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Cincinnati Children's First to Receive NIH Grants To Study Bariatric Surgery Outcomes in Adolescents


Wednesday, July 06, 2005

Cincinnati Children's Hospital Medical Center has received two major grants from the National Institutes of Health (NIH) to study outcomes of bariatric surgery among teens.

These are believed to be the first NIH-funded studies to scientifically examine physical and psychosocial outcomes of bariatric surgery in the adolescent population.

Thomas Inge, MD, PhD, surgical director of the Comprehensive Weight Management Center at Cincinnati Children's, has received a two-year, $298,000 grant to examine the role of bariatric surgery in affecting type 2 diabetes. "As the obesity epidemic has unfolded, so too has the increase in prevalence of abnormalities of carbohydrate metabolism," he says. "Type 2 diabetes in adolescents and children is not well understood, and no studies have yet examined the effect of surgical weight loss on insulin resistance, insulin secretion or glucose tolerance in severely obese young people. It seems likely that bariatric surgery can improve these conditions in youth."

Meg Zeller, PhD, a psychologist at Cincinnati Children's, has received a two-year, $149,000 grant to study psychosocial status and quality of life in adolescents before and after bariatric surgery. "Identifying how psychosocial factors affect successful surgical outcomes and long-term weight loss will be critical to determining who should be considered for surgery and what treatment options might be most effective," she says.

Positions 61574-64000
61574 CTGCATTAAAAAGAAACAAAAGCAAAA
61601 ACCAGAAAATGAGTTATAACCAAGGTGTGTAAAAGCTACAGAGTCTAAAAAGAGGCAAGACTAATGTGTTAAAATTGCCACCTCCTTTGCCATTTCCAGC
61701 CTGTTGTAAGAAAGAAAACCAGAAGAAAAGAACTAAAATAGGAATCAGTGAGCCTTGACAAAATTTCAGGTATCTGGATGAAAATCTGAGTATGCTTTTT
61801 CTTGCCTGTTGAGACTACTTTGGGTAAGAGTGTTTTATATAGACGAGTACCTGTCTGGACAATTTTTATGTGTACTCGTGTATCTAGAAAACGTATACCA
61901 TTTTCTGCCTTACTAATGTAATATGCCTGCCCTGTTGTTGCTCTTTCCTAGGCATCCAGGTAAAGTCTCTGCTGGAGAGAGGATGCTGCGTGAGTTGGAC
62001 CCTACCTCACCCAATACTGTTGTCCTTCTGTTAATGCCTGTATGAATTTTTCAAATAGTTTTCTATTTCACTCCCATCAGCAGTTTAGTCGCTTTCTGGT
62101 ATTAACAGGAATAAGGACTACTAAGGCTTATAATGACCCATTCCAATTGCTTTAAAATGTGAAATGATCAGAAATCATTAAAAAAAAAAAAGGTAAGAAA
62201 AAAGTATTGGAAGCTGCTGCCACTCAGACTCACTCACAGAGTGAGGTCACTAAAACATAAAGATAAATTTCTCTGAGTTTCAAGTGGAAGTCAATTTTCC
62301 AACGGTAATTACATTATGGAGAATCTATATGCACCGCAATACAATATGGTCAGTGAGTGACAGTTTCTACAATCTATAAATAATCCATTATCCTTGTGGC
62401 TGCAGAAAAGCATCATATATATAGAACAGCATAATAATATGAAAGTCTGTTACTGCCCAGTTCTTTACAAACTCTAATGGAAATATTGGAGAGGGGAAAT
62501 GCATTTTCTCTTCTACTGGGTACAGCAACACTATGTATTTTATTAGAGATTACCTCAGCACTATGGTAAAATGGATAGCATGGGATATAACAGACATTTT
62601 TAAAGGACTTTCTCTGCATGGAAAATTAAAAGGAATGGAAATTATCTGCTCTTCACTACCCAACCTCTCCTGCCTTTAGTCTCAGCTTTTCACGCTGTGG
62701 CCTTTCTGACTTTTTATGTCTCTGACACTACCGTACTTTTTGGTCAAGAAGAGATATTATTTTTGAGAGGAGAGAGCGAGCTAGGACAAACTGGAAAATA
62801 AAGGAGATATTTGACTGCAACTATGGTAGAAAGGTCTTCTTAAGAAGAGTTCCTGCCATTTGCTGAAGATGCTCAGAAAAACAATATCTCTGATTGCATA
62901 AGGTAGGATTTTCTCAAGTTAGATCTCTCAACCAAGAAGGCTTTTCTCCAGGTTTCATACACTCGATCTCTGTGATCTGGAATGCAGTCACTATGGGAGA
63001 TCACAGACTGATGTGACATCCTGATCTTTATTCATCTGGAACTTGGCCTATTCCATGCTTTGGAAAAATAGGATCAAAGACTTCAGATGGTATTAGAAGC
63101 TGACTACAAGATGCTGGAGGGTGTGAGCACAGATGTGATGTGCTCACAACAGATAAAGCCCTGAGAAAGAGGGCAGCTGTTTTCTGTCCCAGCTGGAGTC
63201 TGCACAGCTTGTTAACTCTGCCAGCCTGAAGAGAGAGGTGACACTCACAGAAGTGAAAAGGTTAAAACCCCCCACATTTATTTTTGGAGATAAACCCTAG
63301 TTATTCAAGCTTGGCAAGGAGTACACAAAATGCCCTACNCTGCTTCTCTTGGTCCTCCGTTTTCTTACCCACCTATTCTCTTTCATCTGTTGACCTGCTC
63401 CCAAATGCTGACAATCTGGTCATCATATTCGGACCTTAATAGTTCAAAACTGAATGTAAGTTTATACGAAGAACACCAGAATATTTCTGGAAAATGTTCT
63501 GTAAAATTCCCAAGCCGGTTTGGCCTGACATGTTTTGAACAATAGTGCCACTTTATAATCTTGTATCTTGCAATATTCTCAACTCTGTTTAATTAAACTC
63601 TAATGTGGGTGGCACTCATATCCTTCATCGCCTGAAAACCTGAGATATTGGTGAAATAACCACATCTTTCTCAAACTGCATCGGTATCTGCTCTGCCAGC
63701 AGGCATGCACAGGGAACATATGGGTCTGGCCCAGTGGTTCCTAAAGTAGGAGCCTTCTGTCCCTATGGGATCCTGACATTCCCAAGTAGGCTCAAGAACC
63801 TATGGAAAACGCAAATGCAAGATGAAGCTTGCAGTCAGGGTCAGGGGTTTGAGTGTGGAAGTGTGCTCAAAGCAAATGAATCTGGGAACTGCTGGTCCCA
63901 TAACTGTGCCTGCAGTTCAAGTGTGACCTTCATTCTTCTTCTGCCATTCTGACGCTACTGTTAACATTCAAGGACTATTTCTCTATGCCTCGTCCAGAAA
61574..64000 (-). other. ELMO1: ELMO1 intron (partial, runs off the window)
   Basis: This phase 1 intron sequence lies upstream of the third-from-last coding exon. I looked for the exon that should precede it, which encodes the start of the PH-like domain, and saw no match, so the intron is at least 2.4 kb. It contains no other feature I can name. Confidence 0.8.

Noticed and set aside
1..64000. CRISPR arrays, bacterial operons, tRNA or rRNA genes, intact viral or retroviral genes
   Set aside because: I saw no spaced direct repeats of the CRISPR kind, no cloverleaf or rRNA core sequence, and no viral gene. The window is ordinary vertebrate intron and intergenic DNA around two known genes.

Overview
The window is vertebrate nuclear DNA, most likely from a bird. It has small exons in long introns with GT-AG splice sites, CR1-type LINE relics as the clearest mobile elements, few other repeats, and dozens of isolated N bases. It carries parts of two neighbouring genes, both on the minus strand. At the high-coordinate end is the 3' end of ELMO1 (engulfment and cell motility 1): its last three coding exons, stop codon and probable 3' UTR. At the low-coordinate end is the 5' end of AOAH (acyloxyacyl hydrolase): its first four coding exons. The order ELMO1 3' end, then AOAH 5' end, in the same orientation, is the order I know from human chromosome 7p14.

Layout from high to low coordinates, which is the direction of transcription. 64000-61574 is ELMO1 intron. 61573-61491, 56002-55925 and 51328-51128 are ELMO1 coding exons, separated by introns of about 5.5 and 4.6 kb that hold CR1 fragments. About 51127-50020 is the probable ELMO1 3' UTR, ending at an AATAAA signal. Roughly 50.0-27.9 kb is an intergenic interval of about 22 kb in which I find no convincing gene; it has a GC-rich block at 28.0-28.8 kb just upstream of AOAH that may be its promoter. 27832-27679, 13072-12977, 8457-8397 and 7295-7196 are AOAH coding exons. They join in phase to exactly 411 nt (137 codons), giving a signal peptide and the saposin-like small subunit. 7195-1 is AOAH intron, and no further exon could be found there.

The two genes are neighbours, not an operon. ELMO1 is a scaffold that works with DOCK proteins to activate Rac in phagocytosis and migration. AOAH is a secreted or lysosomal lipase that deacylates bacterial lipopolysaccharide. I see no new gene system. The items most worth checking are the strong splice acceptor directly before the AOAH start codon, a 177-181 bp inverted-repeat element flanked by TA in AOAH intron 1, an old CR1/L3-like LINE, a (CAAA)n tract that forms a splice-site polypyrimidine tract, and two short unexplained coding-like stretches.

The prevalence of obesity has tripled over the last three decades. Currently, between 15.5 percent and 37 percent of adolescents are obese, depending on which ethnic groups are examined, according to studies published in JAMA and Pediatrics. Studies have also shown that obese adolescents have a 50 to 77 percent risk of becoming obese adults, and they are increasingly developing complications of obesity.

Fifty-five patients have had bariatric surgery at Cincinnati Children's since the medical center began performing weight loss surgery in 2001. This makes the bariatric surgery program at Cincinnati Children's the largest program for adolescents in the United States. The bariatric surgery program is part of the Comprehensive Weight Management Center, which offers a family-centered approach to treating obesity in teens -- including long-term after care and emotional support.

Cincinnati Children's is a 423-bed institution devoted to bringing the world the joy of healthier kids. Cincinnati Children's is dedicated to transforming the way health care is delivered by providing care that is timely, efficient, effective, family-centered, equitable and safe. It ranks third nationally among all pediatric centers in research grants from the National Institutes of Health. The Cincinnati Children's vision is to be the leader in improving child health.

Contact Information

Jim Feuer, jim.feuer@cchmc.org, 513-636-4656